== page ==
Why you care
Of course, you aren’t in customer service, so none of this is relevant to you, right? Except, of course, for all of your internal customers: your boss, peers, business partners, and direct reports. What about job candidates, recruiters, contractors, and vendors? Even if you aren’t on the phone with customers, you have lots of constituencies you need to keep happy. What can you give them that’s meaningful to them, at little or no cost to yourself?
Let’s start with your team. Most managers bring in baked goods or pizza from time to time, take the team out to lunch, set up happy hours, or do team outings, but this is all pretty basic stuff. What else can we do?
- Give positive feedback
Unless you’re several standard deviations better than the norm, you don’t give enough positive feedback. Seriously – people love it, it’s free, and no one ever does it. So try this exercise for a month: every week – without fail – find one thing to praise for each person on your team. Write it down, and tell them about it. It has to be specific, concrete, and absolutely sincere, not vague or pro forma. If you can’t find anything to praise, then you don’t know what your people are doing.
Once you’ve given your positive feedback, stop talking and listen. This isn’t a monologue. They want to be a part of the conversation, and giving them an opportunity to say thanks and chat is way better than a drive-by. Not giving them a chance to respond can even create the impression that you’re just trying out some fancy management technique you read about on a blog somewhere, not praising because you actually mean it.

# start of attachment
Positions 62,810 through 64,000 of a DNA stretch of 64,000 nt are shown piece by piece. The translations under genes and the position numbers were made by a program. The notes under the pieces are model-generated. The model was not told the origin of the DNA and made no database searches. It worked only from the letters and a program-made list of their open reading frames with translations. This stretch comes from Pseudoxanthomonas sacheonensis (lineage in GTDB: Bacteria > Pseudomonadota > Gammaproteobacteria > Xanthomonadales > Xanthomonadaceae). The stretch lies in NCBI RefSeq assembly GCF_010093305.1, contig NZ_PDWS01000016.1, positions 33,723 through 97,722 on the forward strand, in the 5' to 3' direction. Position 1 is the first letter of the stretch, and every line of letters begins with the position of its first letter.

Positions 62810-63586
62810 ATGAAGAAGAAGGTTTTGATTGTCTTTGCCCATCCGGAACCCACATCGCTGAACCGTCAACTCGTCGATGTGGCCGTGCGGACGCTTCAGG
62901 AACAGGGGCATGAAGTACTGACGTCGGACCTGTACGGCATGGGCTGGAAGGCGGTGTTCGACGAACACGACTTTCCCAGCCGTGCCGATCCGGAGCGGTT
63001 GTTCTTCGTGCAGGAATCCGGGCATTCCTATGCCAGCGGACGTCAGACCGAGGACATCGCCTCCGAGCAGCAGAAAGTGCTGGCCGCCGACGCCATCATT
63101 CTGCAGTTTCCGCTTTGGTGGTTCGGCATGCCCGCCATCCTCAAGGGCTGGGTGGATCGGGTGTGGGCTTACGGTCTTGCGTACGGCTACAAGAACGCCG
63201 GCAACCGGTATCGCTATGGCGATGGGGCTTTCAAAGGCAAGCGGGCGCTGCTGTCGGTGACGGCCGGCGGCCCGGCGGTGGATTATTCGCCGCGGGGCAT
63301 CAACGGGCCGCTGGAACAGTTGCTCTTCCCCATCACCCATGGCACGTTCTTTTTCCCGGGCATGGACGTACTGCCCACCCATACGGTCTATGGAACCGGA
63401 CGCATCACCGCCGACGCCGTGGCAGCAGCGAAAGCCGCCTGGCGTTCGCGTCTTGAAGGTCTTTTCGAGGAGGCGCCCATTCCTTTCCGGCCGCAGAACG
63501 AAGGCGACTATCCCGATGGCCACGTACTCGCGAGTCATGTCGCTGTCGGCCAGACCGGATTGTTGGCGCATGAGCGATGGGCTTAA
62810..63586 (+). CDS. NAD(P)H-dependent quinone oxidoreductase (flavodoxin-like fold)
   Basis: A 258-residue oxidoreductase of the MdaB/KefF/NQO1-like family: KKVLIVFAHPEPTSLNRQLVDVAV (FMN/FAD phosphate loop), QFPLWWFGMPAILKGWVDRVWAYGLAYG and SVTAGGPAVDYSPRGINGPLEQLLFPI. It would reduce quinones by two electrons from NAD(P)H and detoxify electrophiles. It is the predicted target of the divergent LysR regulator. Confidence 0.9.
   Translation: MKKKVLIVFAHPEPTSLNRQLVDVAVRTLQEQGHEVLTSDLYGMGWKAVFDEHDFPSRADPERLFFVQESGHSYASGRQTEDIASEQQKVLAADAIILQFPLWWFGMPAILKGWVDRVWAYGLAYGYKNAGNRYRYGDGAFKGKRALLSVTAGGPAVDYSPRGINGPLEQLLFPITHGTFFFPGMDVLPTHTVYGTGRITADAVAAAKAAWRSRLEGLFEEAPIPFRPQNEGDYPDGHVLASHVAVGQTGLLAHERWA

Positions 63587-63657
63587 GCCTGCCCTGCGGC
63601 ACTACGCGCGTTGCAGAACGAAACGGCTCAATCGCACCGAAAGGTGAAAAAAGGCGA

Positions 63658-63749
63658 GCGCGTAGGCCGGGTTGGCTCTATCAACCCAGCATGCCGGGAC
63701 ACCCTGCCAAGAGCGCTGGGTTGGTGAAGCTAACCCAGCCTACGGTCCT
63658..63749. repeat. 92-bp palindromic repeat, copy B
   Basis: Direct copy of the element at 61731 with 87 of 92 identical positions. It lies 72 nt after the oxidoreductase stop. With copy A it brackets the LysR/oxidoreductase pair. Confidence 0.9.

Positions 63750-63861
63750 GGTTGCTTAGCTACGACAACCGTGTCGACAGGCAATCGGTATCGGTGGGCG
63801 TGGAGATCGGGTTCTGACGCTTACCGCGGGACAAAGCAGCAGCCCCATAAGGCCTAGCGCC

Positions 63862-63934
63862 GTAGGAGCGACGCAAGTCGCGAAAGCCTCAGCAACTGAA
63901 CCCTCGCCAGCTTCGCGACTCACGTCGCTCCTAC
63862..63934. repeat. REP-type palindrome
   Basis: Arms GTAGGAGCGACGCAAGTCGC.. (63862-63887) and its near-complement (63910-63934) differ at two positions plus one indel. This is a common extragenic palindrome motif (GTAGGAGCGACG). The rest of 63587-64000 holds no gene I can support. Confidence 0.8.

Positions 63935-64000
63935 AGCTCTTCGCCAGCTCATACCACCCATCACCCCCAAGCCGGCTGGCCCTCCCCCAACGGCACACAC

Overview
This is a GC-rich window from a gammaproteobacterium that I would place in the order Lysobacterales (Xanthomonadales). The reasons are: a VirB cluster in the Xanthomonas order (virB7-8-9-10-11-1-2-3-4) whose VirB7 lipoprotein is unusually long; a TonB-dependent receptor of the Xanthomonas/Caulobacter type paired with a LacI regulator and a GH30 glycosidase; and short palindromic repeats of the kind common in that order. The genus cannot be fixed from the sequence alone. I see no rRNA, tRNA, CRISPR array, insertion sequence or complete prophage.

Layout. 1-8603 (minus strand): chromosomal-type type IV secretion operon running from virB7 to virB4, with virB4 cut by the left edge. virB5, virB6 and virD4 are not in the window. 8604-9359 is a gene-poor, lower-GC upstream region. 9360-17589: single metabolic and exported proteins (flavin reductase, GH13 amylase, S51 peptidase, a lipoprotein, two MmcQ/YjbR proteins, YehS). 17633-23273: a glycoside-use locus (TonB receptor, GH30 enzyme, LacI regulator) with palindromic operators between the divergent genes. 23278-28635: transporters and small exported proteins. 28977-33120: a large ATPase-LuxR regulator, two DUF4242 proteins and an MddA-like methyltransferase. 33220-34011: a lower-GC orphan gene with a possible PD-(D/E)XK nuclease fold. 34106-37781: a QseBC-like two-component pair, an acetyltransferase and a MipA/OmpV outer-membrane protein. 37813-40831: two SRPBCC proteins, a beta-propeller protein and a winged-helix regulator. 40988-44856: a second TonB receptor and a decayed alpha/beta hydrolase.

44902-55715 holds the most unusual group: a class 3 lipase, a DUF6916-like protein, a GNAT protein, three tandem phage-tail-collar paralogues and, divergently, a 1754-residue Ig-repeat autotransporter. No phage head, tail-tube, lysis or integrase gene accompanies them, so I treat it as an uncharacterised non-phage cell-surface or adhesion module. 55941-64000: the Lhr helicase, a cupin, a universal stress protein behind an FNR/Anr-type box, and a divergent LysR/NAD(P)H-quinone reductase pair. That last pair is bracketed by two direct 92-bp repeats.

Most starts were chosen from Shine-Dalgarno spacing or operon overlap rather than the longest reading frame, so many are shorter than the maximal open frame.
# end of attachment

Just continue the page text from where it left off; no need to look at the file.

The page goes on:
I’ve talked about this before, but listening is one of the things that separates the adults from the children. It costs you nothing, demonstrates respect, and can give you additional insight.
- Make yourself available
Weekly one-on-ones, taking people out to lunch when they first join the team, showing up when someone is doing a public demonstration / tech talk / etc., or just being available when someone wants to talk – all of these demonstrate that you’re invested in the person, their success, and your relationship.
When you’re talking to someone on your team, take a moment to check your body language, the tone of your voice, the way you’re expressing your points. Whether you’re listening, dialoguing, talking at them, or talking down to them. Would you talk to your boss this way? The CEO of the company? How would you treat this person differently if you really cared what she or he thought? Take a deep breath, and start again.
- Tell the whole story
People hate being cogs in a wheel. If you tell them what to do without telling them why, they’ll only be able to follow exact instructions, instead of coming up with their own creative solutions. Part of your job as manager is to hire people who are smarter, faster, better than you at what they do – artificially hobbling them by withholding context will create a weak, demoralized, ineffective team.
- Public praise
Your team’s success is not about you – it’s about them. Any public mention of your own part in a success is a failure. Any successfully launched project, initiative, or set of positive results is a good opportunity to let the company (and your team) know they’re doing a great job.
T-shirts are popular, if a little played out. One manager I know got snarky personalized name plates for everyone on his team. What else can you think of?
The point here isn’t that you should be cheap, but rather that if there are things you can do that cost little or nothing, but could make a big difference to your team, why wouldn’t you do them?